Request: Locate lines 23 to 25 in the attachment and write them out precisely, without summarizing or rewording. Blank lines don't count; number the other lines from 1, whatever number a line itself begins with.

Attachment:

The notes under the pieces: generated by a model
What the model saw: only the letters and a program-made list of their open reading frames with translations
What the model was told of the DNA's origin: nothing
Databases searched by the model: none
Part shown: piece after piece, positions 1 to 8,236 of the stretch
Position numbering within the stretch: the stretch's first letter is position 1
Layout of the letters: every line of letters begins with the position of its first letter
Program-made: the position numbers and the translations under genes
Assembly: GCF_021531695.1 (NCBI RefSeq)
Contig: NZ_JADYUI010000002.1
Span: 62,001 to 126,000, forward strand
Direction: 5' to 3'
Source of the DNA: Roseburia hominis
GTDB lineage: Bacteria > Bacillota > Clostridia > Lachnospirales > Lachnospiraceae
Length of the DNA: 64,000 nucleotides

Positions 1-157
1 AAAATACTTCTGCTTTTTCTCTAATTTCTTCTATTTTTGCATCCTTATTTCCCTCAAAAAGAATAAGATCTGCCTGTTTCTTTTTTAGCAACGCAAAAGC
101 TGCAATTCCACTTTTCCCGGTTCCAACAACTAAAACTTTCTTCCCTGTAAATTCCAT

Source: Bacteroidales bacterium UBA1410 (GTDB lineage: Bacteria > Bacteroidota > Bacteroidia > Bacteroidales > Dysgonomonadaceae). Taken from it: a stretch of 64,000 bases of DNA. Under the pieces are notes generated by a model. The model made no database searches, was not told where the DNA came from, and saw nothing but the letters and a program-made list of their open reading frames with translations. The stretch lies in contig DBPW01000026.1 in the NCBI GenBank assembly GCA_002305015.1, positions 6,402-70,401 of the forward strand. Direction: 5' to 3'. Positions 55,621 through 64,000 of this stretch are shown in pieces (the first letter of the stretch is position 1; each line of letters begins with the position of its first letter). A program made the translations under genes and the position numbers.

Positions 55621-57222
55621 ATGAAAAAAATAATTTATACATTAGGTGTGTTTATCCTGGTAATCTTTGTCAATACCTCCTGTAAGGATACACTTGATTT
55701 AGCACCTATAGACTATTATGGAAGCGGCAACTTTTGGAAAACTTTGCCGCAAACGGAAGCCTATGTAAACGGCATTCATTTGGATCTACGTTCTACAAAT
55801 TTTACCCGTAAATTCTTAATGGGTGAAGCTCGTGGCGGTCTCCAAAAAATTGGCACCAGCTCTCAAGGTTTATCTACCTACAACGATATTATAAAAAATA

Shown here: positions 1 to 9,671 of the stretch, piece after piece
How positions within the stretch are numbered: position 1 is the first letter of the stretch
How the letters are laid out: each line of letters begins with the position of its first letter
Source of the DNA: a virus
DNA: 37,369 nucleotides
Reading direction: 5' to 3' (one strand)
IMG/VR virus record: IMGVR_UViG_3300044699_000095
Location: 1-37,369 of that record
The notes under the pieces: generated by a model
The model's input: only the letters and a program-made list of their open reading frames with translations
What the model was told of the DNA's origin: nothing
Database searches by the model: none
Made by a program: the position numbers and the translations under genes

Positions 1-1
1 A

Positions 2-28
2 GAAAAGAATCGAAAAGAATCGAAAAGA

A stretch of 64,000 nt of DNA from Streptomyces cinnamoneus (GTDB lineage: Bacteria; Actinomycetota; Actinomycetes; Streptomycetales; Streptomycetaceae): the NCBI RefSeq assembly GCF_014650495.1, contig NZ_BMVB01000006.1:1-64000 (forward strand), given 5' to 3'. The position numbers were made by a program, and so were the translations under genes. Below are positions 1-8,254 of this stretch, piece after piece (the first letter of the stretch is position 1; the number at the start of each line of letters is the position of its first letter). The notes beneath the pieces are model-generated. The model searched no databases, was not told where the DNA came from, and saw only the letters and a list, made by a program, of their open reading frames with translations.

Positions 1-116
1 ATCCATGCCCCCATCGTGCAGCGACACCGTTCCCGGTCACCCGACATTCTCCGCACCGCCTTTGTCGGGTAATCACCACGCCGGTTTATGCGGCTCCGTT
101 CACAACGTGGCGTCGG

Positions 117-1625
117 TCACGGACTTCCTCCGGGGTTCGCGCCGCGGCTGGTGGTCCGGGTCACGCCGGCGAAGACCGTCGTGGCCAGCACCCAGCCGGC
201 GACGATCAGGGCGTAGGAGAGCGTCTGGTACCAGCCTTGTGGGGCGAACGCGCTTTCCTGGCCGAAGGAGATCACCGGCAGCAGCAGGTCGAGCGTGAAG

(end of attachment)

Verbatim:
55801 TTTACCCGTAAATTCTTAATGGGTGAAGCTCGTGGCGGTCTCCAAAAAATTGGCACCAGCTCTCAAGGTTTATCTACCTACAACGATATTATAAAAAATA

Shown here: positions 1 to 9,671 of the stretch, piece after piece
How positions within the stretch are numbered: position 1 is the first letter of the stretch